Injured on the job Vasily Kuzyakin gets a ticket to the resort. There he meets femme fatale Raisa Zakharovna, and once under the charm, moves to live with her. Unfortunately, a new life is not all that sweet as dreamed hapless Vasily.
A young student Shurik comes to a remote mountainous region in search of ancient legends and traditions. Fooled by the corrupt local governor, he helps him to kidnap a beautiful young girl, but soon realizes what he's done.
An ordinary Soviet building manager, living in the 20th century, is extremely similar to a Tsar of All Rus' - Ivan IV the Terrible (1530-1584). He would never have known about this, but one day his neighbor created a time machine.
It so happens that peaceful kindergarten teacher is incredibly similar to the terrible villain who stole the helmet of Alexander the Great. And villain's accomplices are unexpectedly similar to children - they also need love and care.
A very good cop tries to catch a very insidious and extremely clever serial car thief. The bitter irony is that the thief is not very clever, absolutely not insidious, and moreover - a virtuous person and his friend.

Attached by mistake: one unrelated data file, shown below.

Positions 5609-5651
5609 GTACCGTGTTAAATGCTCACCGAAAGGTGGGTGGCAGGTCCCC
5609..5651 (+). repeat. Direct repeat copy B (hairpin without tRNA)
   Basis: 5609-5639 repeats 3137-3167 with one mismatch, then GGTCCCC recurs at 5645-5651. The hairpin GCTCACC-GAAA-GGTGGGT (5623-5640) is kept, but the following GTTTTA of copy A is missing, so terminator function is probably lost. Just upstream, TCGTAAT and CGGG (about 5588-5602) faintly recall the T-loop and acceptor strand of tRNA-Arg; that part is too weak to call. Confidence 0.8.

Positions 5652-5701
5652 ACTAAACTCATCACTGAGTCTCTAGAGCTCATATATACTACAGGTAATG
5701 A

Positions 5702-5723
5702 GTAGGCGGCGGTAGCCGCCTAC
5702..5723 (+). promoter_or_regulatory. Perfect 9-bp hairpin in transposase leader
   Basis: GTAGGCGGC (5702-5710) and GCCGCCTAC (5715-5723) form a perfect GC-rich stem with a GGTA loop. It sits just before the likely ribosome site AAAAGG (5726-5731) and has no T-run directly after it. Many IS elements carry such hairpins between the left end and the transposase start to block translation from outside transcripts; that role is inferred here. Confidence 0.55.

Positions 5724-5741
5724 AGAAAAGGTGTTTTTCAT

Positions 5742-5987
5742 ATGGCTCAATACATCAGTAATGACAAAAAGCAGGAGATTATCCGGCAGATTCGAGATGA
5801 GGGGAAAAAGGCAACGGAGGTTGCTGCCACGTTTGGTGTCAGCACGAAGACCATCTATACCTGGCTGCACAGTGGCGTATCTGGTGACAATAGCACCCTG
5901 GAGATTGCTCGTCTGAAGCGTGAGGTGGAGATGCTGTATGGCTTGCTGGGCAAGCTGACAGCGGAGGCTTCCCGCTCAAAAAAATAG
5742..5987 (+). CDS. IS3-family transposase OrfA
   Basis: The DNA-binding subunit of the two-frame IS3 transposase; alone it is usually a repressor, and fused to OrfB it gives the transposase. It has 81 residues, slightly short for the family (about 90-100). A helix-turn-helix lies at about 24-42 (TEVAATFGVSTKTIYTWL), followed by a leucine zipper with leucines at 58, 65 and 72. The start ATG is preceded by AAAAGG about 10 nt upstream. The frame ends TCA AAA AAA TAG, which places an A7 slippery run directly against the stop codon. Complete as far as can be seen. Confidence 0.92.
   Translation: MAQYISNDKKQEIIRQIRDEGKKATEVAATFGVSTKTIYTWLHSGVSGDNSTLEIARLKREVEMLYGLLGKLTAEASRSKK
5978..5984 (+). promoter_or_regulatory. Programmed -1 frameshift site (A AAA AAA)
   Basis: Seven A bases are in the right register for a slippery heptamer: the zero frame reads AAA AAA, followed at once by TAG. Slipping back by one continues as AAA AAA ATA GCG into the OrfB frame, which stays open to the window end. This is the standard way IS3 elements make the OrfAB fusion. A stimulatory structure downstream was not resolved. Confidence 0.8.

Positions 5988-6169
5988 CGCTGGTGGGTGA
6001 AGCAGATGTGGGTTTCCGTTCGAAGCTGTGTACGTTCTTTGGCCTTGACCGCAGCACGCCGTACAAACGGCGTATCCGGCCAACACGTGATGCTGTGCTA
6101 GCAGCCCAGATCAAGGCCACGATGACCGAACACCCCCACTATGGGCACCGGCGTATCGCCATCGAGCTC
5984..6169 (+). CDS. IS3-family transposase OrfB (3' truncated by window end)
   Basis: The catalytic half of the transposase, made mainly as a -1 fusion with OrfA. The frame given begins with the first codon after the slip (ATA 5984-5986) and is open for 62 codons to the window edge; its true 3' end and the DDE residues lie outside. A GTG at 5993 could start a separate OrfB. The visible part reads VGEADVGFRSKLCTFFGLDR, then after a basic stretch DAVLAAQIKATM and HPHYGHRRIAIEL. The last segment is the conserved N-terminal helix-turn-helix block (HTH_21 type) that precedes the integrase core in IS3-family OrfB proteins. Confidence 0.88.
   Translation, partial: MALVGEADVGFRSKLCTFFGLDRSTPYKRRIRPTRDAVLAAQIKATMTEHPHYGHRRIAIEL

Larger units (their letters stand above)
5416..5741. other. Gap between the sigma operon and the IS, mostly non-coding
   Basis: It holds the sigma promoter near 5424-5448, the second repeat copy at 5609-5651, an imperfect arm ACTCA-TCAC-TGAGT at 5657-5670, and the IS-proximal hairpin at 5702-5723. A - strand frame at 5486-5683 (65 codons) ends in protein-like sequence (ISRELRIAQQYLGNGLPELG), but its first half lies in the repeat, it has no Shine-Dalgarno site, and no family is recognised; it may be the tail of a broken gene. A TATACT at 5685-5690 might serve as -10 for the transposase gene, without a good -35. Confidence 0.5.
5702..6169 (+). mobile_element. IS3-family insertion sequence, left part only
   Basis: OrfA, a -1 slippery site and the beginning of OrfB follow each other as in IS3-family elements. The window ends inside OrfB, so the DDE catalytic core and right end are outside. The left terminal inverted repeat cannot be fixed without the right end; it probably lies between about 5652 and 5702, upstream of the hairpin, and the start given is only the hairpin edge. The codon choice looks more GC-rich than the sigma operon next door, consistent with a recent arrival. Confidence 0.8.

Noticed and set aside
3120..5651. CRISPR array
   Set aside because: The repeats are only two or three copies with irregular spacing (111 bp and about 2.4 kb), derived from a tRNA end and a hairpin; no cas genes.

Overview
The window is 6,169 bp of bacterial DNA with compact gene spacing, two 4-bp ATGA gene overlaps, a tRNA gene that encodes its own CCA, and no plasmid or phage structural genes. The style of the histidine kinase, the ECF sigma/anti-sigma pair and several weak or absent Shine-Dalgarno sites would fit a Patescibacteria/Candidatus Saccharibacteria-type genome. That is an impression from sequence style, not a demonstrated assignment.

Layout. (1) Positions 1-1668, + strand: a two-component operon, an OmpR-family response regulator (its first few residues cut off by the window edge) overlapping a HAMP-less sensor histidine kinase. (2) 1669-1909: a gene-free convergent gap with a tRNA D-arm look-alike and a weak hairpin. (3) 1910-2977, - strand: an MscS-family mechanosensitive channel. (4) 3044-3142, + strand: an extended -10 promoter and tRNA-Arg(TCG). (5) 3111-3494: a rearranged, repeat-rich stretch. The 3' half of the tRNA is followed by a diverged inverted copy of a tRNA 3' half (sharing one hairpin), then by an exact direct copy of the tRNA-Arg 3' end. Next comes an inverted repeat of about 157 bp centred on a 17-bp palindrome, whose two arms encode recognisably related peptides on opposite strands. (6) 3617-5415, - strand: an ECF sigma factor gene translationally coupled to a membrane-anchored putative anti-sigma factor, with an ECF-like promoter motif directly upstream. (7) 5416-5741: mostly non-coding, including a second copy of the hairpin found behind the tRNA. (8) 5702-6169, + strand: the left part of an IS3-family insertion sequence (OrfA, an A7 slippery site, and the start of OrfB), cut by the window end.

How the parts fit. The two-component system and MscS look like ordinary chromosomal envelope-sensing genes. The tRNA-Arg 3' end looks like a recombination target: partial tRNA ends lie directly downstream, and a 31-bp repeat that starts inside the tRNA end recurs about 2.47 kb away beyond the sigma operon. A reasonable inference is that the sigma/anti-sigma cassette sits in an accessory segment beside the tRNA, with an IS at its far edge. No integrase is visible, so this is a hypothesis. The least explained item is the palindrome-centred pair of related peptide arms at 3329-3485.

Moscow Does Not Believe In Tears is an appealing comedy-drama with much to say about Soviet society from the 1950s to the 1970s. The cast deliver standout performances, and this is the film's greatest strength. The story is about their lives. The city's scenery is often featured, with cinematography that's good for a Soviet drama film. The score, however, is standard fare, but there are a few notable songs. Considering its high entertainment value it's no wonder that Moscow Does Not Believe In Tears became one of the most popular films in the Soviet Union. It even won an Academy Award for Best Foreign Language Film in 1980. It's just one of those films where everyone involved in making it contributed to a result that delivers on all fronts. If the acting or the direction was worse then the result could have been another forgettable drama. Soviet filmmakers, however, specialized in drama films. This is because of the restrictions that were put on them by the government. Many good dramas were released during the Soviet period, and Moscow Does Not Believe In Tears is one of the most memorable. I definitely recommend seeing it.
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